Naughty or Nice? A Linguistic Walk Down Memory Lane of Christmases Past
When I was a kid, not today or yesterday, though I can still remember it well, Christmas was a lot less commercial than today. Even so, I still have a memory of older people back then, most now long gone, saying: ‘Christmas isn’t like it used to be.’ ‘Sic Vita Est’ as the Latin scholars would say, shrugging their shoulders heavy with wisdom.
In our time, we got games from Santa and usually practical ones such as chemistry sets, which could take a child’s eye out if misused, or electricity sets from which you could make a mini torture kit. In my house, as we got older, my father always had a word-type game under the tree. They didn’t raise much excitement, but they were used a lot once we got bored with the eye-catching ones. Who remembers some of those old ones? I wonder if they are still around today or are there any equivalent games for today’s young wordsmiths? In honour of those simpler times, join us as we have a look and take a little trip down memory lane, too.
An Old Reliable
Scrabble doesn’t need an introduction surely, right? This classic word puzzle must have been on nearly every games shelf at one stage and it is still a big seller. The game is available in 29 languages, in 121 countries throughout the world and has sold 150 million sets to date. Scrabble was so popular in our house that the box eventually broke. We would lose letters over time and more than once there was a new box under the tree on Christmas morning. Scrabble is one game that has moved easily into the digital age, and there are versions for the web, smartphones and tablets. It may not be a natural first choice on a kid’s list but in one form or another it is still going and next year is the 80th year of the game’s life. What’s the word score for ‘anniversary’?
Who’s a Word Mastermind?
Word Mastermind was a simple game and one which tested the player’s speed at deduction. It involved letters, coloured pegs, a plastic board and a bit of guesswork. One player would line up a four-letter word at their end of the board, hidden behind a screen. The other player would guess the selection by lining a word in the slots at their side of the board. Alongside the line of slots was a small square with four holes. The code-setter would place pegs in the square beside the guess. A black peg would signify a letter selected was in the right place, so if A were correct in slot three on the line, then there would be a black peg placed in hole three of the square. A white peg would signify a correct letter chosen but in the wrong hole. No pegs would mean all letters were wrong. You had ten chances to get it right and players would compete to see who would guess the other’s word in the least amount of movements up the board. This game seems to be gone off the market, but used versions are still available on auction sites. Maybe the ban on using expletives led to its demise?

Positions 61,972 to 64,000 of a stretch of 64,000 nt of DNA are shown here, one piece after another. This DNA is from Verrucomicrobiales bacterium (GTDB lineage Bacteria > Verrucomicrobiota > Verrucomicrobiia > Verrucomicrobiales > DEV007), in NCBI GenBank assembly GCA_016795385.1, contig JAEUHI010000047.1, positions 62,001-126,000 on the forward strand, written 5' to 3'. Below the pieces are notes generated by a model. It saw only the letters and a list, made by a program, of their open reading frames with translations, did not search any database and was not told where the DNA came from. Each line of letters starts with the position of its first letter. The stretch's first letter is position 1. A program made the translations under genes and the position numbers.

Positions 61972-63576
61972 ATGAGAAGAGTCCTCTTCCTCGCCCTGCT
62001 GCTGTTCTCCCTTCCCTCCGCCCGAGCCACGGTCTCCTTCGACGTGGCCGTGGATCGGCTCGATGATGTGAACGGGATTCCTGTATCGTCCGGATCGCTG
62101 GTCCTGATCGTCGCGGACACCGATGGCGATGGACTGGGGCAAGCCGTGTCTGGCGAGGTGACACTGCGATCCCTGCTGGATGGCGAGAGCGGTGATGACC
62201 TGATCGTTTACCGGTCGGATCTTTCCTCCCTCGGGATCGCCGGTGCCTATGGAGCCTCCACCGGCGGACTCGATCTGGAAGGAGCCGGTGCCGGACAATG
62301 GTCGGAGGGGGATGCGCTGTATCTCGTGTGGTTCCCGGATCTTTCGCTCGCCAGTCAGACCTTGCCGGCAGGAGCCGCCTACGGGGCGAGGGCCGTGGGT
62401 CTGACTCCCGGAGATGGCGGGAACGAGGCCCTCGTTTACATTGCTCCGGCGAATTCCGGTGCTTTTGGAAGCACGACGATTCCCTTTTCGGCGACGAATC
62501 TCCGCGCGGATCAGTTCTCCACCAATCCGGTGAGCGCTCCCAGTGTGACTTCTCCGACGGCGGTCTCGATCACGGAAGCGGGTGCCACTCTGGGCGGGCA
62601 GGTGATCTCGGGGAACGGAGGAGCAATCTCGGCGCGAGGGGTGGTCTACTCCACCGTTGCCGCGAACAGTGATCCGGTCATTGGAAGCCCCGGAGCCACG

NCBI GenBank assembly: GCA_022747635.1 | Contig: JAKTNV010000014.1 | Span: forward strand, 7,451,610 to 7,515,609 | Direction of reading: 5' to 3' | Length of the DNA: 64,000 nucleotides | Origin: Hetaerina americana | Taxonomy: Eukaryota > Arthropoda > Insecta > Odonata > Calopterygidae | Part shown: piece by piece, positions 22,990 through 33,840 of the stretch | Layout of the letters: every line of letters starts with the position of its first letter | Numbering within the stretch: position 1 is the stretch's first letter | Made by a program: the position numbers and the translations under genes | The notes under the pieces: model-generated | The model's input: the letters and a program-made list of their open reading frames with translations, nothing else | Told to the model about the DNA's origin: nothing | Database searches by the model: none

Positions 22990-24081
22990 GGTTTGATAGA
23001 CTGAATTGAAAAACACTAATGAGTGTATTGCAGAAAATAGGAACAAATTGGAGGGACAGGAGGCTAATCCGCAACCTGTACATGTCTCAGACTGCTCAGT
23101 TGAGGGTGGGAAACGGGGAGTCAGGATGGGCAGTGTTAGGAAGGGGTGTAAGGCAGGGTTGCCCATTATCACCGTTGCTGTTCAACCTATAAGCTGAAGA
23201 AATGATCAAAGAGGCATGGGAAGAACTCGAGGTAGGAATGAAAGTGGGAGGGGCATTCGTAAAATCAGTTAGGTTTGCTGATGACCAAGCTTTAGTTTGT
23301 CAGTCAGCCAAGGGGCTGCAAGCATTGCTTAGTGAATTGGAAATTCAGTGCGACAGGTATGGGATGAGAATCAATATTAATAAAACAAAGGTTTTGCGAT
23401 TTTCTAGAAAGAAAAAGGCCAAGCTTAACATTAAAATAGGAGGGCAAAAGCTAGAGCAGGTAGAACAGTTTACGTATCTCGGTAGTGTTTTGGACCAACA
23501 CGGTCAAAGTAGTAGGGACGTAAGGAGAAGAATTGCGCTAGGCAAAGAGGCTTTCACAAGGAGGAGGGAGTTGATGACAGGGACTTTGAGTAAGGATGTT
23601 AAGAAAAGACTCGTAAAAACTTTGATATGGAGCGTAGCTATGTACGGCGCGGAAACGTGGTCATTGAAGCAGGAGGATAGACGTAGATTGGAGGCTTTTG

Is There an App for That?
Speaking of moving into the digital age, you will find plenty of online games, apps and websites to test the old noggin. A friend of mine does the Times of London crossword daily and recently moved to the online version, which he says is just as easy to do on his phone as it was on paper. I think he means the physical doing of it, as opposed to the ease of working out the clues, though he is a bit of a champion. A quick look on the app store gives you a long list of word games from puzzles, to logic tests and many other ones, which goes to show how word deduction is still as much fun as it ever was for us humans.
Weighty Stocking Fillers
The shelves in newsagents still hold a large selection of word puzzle books. There are crossword puzzles, word-find games, brain-teaser books and many others in the weekly or monthly sections. The popularity of these books makes them an ideal stocking filler and working your way through a few word puzzles mightn’t be a bad way to keep the brain active over the Christmas holidays. I was given a book of word puzzle games back in 1979 by a favourite Uncle and I think it helped with my love of such games today. The puzzle books also help in understanding where words come from and how words can work in different settings.
Word games are like puppies, not just for Christmas and it looks like they could still be as popular today as when I was a kid. Humans will always have an interest in challenging themselves and pitting their word skills against each other. Word games help keep the language interest alive and anything that keeps wordplay going can only be good in my mind.
What are the word games you played as a child? Are they still going today? Were you happy to see something like Scrabble on Christmas morning?